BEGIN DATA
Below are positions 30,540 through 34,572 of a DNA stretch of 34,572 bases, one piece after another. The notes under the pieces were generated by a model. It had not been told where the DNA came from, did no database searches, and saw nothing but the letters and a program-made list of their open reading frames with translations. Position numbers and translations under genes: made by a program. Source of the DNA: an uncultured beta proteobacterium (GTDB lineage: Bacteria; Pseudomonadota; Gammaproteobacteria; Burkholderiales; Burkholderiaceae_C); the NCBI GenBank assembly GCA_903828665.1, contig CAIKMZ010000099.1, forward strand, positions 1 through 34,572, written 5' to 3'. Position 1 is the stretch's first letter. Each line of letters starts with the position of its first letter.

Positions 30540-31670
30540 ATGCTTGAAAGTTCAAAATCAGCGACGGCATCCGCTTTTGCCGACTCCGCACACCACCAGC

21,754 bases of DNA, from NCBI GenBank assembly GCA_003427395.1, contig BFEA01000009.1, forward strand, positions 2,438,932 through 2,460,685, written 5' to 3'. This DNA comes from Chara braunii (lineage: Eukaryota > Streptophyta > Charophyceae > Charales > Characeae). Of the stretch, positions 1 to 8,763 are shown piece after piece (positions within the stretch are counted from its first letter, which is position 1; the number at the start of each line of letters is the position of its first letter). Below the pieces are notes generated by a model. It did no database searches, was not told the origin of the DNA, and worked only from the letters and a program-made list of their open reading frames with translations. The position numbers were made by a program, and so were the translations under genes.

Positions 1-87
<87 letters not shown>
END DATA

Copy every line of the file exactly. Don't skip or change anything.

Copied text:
Below are positions 30,540 through 34,572 of a DNA stretch of 34,572 bases, one piece after another. The notes under the pieces were generated by a model. It had not been told where the DNA came from, did no database searches, and saw nothing but the letters and a program-made list of their open reading frames with translations. Position numbers and translations under genes: made by a program. Source of the DNA: an uncultured beta proteobacterium (GTDB lineage: Bacteria; Pseudomonadota; Gammaproteobacteria; Burkholderiales; Burkholderiaceae_C); the NCBI GenBank assembly GCA_903828665.1, contig CAIKMZ010000099.1, forward strand, positions 1 through 34,572, written 5' to 3'. Position 1 is the stretch's first letter. Each line of letters starts with the position of its first letter.

Positions 30540-31670
30540 ATGCTTGAAAGTTCAAAATCAGCGACGGCATCCGCTTTTGCCGACTCCGCACACCACCAGC

21,754 bases of DNA, from NCBI GenBank assembly GCA_003427395.1, contig BFEA01000009.1, forward strand, positions 2,438,932 through 2,460,685, written 5' to 3'. This DNA comes from Chara braunii (lineage: Eukaryota > Streptophyta > Charophyceae > Charales > Characeae). Of the stretch, positions 1 to 8,763 are shown piece after piece (positions within the stretch are counted from its first letter, which is position 1; the number at the start of each line of letters is the position of its first letter). Below the pieces are notes generated by a model. It did no database searches, was not told the origin of the DNA, and worked only from the letters and a program-made list of their open reading frames with translations. The position numbers were made by a program, and so were the translations under genes.

Positions 1-87
<87 letters not shown>